Elokuvallisia huomioita maailmalta 20.01.2012

  • Book vs. Film: My Week With Marilyn – But by eliminating most of his personal ambition—really, just by eliminating his inner monologue of judgment and job-related scheming—the film makes him simultaneously more accessible and less interesting. It also makes the film far less about him, and far more about the much more familiar and prestigious topic of Marilyn Monroe. Michelle Williams’ terrific performance as Monroe accomplishes part of that shift, and director Simon Curtis helps it along by opening the film with Williams doing a musical number as Monroe, emphasizing the force of her personality and the depths of her sex appeal—and establishing her as the film’s real focus. And the script seals the deal by keeping all the specificity of her character, while tossing out most of the specificity of Clark’s. She’s still a worldwide mega-star with a complicated history, a distinctive persona, a troubled marriage, an angry boss, an interfering coach, and a myriad of personal issues; the Clark of the film is just the smiling, sympathetic witness to her troubles. The trailer certainly acknowledges that the story is more hers than his:
  • Evidence, scholarship and debate: Saul Bass and the shower scene in “Psycho” – As these statements indicate, Saul Bass (1920-96) made a significant contribution to movie making, but his work in film was just one part of his creative practice; he also made a major contribution to graphic design, running a design office in Los Angeles with a reputation for excellence in corporate identity graphics and advertising. His sixty-year career includes some of the most compelling imagery of the postwar period, including the title sequences for the three films directed by Alfred Hitchcock (1899–1980) that are discussed in this article — Vertigo (1958), North by Northwest (1959), and Psycho (1960). By the first of these commissions Bass had already been named Art Director of the Year (1957) by the Art Directors Club of New York, and many more prestigious awards followed, including an Academy Award (1968), Royal Designer for Industry (1965, bestowed by the Royal Society of Arts, London), and the Gold Medal of the American Institute of Graphic Arts (AIGA, 1981).[3]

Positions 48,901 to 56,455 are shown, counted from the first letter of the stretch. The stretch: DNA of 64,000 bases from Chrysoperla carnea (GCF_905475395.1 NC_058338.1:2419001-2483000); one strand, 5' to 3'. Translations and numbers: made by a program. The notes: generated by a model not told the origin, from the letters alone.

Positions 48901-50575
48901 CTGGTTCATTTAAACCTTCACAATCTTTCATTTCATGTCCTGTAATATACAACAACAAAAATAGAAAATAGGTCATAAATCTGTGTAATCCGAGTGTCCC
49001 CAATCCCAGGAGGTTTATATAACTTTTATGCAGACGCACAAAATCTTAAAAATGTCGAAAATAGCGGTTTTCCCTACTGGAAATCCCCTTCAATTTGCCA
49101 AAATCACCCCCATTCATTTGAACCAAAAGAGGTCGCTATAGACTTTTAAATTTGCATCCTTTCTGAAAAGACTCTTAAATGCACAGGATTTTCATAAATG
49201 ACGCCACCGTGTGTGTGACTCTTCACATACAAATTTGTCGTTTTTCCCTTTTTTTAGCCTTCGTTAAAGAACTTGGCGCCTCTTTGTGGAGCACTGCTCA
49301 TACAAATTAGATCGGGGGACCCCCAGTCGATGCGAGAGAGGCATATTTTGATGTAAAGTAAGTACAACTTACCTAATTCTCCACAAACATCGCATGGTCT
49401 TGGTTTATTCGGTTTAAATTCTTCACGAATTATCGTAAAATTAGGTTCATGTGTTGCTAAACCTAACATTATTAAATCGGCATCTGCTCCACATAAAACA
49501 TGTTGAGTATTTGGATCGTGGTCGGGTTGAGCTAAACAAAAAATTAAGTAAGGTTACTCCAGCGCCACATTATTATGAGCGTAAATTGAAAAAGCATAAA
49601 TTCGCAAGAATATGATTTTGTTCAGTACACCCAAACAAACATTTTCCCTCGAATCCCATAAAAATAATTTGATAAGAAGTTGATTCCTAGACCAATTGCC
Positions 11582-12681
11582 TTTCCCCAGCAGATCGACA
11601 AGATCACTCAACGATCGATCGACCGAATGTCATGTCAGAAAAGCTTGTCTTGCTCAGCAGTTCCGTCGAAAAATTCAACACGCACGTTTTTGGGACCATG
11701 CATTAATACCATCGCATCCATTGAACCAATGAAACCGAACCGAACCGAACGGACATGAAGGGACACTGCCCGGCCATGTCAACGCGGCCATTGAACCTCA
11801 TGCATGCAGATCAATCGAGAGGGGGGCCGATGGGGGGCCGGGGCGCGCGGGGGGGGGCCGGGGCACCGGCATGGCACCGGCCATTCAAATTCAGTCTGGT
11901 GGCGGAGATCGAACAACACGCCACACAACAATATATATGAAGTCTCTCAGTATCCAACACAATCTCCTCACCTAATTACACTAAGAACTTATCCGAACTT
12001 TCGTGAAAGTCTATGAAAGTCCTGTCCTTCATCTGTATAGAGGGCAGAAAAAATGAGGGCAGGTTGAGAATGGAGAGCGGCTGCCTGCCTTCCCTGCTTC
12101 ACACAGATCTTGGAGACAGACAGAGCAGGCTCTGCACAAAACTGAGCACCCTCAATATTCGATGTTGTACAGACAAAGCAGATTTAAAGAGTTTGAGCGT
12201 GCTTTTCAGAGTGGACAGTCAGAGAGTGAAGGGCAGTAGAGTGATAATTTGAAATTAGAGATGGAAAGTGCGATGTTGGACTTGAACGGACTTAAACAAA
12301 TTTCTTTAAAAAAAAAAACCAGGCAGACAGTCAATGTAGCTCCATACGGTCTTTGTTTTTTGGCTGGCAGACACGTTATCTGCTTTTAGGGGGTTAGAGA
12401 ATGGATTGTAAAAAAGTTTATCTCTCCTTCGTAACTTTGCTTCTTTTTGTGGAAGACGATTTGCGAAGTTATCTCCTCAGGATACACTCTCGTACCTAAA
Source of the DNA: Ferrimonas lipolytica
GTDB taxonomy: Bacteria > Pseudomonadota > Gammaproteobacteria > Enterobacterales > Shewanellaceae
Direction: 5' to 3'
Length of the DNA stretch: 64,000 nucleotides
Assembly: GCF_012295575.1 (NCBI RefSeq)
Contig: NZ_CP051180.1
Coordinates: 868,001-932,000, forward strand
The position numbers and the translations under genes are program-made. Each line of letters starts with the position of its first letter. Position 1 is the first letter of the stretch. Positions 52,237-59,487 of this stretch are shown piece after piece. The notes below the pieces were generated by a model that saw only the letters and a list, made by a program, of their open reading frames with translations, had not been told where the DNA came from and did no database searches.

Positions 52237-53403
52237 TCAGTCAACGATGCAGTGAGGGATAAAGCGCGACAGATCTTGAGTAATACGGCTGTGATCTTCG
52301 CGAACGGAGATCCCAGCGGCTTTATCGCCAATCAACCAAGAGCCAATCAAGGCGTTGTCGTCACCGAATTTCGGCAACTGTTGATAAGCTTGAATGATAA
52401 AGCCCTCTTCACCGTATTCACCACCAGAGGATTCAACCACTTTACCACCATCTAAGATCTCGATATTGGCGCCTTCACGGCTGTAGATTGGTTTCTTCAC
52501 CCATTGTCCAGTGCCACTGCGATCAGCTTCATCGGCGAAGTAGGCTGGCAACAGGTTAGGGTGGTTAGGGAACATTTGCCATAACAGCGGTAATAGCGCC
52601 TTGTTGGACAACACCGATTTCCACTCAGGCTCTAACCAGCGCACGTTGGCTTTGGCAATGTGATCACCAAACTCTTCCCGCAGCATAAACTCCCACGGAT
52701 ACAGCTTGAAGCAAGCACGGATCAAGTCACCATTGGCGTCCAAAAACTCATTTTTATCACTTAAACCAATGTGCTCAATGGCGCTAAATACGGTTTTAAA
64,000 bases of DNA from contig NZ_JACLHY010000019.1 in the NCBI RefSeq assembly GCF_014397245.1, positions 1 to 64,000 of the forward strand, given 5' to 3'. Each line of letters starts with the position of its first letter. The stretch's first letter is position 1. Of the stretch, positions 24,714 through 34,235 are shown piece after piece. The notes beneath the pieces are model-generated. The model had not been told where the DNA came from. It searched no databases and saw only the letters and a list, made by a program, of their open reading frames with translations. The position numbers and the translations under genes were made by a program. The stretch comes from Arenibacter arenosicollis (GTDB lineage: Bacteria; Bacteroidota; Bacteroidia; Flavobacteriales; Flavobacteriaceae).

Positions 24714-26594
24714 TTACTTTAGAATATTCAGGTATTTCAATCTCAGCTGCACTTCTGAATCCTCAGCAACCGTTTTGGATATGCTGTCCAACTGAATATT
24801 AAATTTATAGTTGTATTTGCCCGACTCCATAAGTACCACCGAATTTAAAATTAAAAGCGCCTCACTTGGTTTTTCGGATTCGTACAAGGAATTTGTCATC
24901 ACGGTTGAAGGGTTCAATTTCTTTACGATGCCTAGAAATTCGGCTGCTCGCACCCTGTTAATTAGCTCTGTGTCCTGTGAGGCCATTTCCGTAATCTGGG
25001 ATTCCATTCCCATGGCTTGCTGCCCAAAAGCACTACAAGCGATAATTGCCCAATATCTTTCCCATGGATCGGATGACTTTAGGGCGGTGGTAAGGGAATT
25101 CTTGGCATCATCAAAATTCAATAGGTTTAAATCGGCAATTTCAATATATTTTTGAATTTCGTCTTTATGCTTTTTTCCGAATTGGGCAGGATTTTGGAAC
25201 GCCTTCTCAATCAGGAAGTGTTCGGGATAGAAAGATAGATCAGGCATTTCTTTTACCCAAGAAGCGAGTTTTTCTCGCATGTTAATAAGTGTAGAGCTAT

• Steven Soderbergh – AVC: You’re not someone who’s like, “Well, I want a three-hour cut down the line at some point”?

    SS: No, not at all. I’m not precious about anything. The effort it took to get something means nothing to me in post. It means nothing to the audience. I’ll chop limbs off. I’ll put an arm where a leg should be. I’ll do anything.


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